• Alliance for Retired Americans: Friday Alert. This week's articles include:
    • Lame Duck Agenda Threatens Social Security, Medicare, and Medicaid
    • Alliance Speaker Adds Key Voice at Capitol Hill Press Conference
    • Want to Save Social Security and Medicare? Call Congress!
    • Connecticut Alliance’s Awards Luncheon Gets a Special Visitor
    • Did You Know…
  • Wall Street Journal: Apple Gives In to Employee Perks. CEO Tim Cook Pushes Employee-Friendly Benefits Long Shunned by Steve Jobs. By Jessica E. Lessin. Excerpts: When it comes to keeping employees happy, Apple Inc. appears to be taking some inspiration from Google Inc. Earlier this year, Apple told some employees about a new initiative called "Blue Sky" that allows a small group of staffers to spend a few weeks on a pet engineering project, according to three people told about the program.

    It is a more limited version of similar initiatives for hatching new ideas that have long existed in Silicon Valley. The most well-known of those is Google's "20% time," which allows employees to spend up to a fifth of their time on projects outside their normal responsibilities. ...

    When it comes to culture among technology companies, Apple is still an outlier. Its managers have long ignored standard Silicon Valley perks, such as free lunches, believing the opportunity to work at the company and on its popular products compelled people to stay.

  • AARP: Student Loans Crushing Hopes for Some Near Retirees. By Carole Fleck. Excerpts: Spiraling college tuition, and the student loan debt that typically accompanies it, are busting the retirement plans of millions of near-retirees. People 60-plus now hold the dubious distinction of being in the fastest-growing age group for college debt, according to The New York Times.

    In the first quarter of this year, some 2.2 student loan borrowers were age 60 and older, a three-fold increase from 2005. Together, they owed $43 billion in student loans. ...

    It isn’t clear how many retirees and near-retirees took out loans for their own education (perhaps returning to school for better job opportunities during the recession) or to pay for their children’s or grandchildren’s tuition. The government doesn’t track that information.

  • Wall Street Journal MarketWatch: What 30 years of 401(k) mistakes teach us. By Stace Hillbrant. Excerpts: I've been in the retirement plan industry since 1981, more than 30 years! I started my career with one of the industry's leading providers and record keepers for corporate defined benefit "pension" plans, like your grandfather had when he retired from working for the railroad for 50 years.

    In the early 80s, as we watched companies by the dozens start freezing and terminating these "pension" plans, it became clear to most of us that the newly minted "401(k) plans" were going to become the sole vehicle that the industry would count on to provide retirement security for millions of Americans. ...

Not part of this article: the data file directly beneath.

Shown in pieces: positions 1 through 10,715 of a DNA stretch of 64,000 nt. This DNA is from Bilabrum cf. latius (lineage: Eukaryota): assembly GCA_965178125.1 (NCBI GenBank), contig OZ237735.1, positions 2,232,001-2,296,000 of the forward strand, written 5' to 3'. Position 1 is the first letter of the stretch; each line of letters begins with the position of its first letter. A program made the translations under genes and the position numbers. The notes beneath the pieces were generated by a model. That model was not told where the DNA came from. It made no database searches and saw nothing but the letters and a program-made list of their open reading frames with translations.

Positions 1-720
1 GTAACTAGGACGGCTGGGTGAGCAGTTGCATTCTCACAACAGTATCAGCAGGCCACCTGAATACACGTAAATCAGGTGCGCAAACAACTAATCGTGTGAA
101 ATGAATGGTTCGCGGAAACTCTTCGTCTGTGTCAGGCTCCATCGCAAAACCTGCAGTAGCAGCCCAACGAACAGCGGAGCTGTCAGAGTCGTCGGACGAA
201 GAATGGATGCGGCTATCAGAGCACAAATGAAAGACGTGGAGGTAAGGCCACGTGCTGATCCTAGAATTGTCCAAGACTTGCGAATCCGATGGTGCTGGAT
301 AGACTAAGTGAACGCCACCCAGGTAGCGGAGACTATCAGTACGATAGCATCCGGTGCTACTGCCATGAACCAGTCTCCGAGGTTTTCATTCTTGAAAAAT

Most of us should be deferring/saving between 10% and 15% of earnings to be able to retire and live on 75%-80% of the income we were earning when we turned 65.

    Exceptions to this statement include situations where your parents/grandparents or rich uncle passed away and left you millions of dollars (good for you!). However, most American's don't inherit anything and save just a fraction of the amount necessary to afford themselves sufficient income in retirement to live comfortably. This is especially true when considering the tens of thousands of dollars that medical insurance and out of pocket costs add to this equation (Putnam Investments leads the industry in the research they've done in this area). Putnam Investments estimates these costs in retirement years to be in excess of $150,000.

  • Wall Street Journal's MarketWatch: Health-care bill in retirement: $240,000. How to budget for what Medicare doesn’t cover. By Elizabeth O'Brien. Excerpts: People planning for retirement tend to budget for the fun stuff, like cruises with grandkids or golf trips in the Sunbelt, and ignore the less fun stuff—especially the costs of post-retirement health care.

    And when boomers find out how much they’re likely to need to cover those medical costs—typically, about a quarter of a million dollars, the experts say—they might wish they hadn’t asked. “All those plans for cruises go out the window if you don’t have adequate coverage,” said Alexis Abramson, a New York based gerontology expert. But understanding what kinds of costs and calculations lie behind that number can make it less intimidating, and help you prepare.

    Fidelity Investments, which oversees some 12 million 401(k) accounts, has been a bellwether in setting expectations on this topic. This spring, for example, it released a study saying that an average 65-year-old couple retiring in 2012 would need to have saved up $240,000 to pay for out-of-pocket health-care costs in retirement.

    And that’s $240,000 in today’s dollars, so a couple retiring in 10 years would need the inflated-adjusted equivalent in the year 2022. (In its 11 years of doing this study, Fidelity has found the rate of health-care inflation to average 6% per year; assuming that rate stayed constant, a 2022 retiree would need about $430,000 set aside.) ...